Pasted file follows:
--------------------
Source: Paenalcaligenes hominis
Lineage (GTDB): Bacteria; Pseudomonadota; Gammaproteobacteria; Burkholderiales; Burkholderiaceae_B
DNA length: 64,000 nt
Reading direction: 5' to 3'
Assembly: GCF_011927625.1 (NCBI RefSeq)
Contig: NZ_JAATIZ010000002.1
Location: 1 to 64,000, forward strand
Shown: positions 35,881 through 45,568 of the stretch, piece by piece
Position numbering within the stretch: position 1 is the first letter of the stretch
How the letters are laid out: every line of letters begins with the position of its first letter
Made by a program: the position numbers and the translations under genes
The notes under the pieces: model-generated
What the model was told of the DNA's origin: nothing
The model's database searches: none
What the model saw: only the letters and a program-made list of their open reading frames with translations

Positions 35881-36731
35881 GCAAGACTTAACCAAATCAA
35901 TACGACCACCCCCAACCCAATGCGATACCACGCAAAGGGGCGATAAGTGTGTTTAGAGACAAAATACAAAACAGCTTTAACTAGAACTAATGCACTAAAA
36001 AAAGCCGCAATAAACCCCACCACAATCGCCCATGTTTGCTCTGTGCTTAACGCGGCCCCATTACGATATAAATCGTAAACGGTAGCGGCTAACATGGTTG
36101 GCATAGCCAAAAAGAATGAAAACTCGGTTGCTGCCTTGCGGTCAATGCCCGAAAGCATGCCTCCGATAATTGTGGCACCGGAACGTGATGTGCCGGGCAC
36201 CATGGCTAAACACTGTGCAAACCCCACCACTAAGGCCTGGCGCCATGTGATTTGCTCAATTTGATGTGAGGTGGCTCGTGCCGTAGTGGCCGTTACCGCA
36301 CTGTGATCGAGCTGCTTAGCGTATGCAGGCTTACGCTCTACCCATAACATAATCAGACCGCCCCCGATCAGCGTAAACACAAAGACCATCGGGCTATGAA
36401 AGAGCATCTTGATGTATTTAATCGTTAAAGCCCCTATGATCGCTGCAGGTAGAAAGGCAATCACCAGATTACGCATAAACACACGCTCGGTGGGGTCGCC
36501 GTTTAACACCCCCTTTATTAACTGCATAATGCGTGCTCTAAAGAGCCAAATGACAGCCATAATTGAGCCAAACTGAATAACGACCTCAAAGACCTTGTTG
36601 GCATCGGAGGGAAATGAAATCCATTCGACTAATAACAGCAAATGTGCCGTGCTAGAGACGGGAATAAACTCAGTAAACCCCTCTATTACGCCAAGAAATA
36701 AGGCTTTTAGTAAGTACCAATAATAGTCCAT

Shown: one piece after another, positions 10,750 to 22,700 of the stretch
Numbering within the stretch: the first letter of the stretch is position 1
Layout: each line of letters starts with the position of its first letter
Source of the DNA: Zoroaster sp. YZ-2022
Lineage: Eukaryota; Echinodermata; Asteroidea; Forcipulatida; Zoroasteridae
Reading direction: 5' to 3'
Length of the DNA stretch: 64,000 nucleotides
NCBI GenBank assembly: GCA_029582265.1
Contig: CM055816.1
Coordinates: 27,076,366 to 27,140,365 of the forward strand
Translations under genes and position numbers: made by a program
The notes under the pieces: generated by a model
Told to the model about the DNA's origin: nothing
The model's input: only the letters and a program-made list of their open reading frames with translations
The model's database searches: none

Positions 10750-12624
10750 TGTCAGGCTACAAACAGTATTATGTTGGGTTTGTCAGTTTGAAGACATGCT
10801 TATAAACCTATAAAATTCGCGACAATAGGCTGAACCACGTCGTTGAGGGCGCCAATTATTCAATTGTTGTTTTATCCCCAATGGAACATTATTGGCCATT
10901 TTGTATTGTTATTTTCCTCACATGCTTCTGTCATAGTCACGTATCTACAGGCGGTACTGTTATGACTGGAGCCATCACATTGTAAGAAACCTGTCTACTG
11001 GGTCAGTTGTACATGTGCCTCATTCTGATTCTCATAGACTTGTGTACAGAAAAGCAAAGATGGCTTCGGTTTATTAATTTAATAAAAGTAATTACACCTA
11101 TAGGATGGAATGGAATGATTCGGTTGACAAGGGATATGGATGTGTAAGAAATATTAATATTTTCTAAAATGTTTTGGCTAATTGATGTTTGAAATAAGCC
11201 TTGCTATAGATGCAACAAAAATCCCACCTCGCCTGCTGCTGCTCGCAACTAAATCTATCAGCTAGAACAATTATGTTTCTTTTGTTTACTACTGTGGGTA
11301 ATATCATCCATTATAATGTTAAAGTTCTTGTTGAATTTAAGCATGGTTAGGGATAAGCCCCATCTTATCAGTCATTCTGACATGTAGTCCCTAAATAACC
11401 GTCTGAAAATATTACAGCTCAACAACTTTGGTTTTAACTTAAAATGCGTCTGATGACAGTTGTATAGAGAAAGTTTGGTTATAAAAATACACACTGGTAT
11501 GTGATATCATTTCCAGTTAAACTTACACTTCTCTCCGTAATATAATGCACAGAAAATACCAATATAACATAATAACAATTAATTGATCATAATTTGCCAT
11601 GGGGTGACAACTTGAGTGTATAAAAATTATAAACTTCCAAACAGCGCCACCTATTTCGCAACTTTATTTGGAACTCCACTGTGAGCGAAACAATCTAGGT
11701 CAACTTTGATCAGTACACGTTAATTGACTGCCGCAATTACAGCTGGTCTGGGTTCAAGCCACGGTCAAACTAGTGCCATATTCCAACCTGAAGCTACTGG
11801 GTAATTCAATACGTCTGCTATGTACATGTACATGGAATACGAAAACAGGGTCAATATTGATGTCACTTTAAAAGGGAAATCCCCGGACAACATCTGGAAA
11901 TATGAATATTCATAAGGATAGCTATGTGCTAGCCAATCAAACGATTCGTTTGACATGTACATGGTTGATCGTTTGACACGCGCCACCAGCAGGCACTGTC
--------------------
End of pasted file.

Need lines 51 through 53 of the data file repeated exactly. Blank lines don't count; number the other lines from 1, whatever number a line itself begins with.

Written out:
11501 GTGATATCATTTCCAGTTAAACTTACACTTCTCTCCGTAATATAATGCACAGAAAATACCAATATAACATAATAACAATTAATTGATCATAATTTGCCAT
11601 GGGGTGACAACTTGAGTGTATAAAAATTATAAACTTCCAAACAGCGCCACCTATTTCGCAACTTTATTTGGAACTCCACTGTGAGCGAAACAATCTAGGT
11701 CAACTTTGATCAGTACACGTTAATTGACTGCCGCAATTACAGCTGGTCTGGGTTCAAGCCACGGTCAAACTAGTGCCATATTCCAACCTGAAGCTACTGG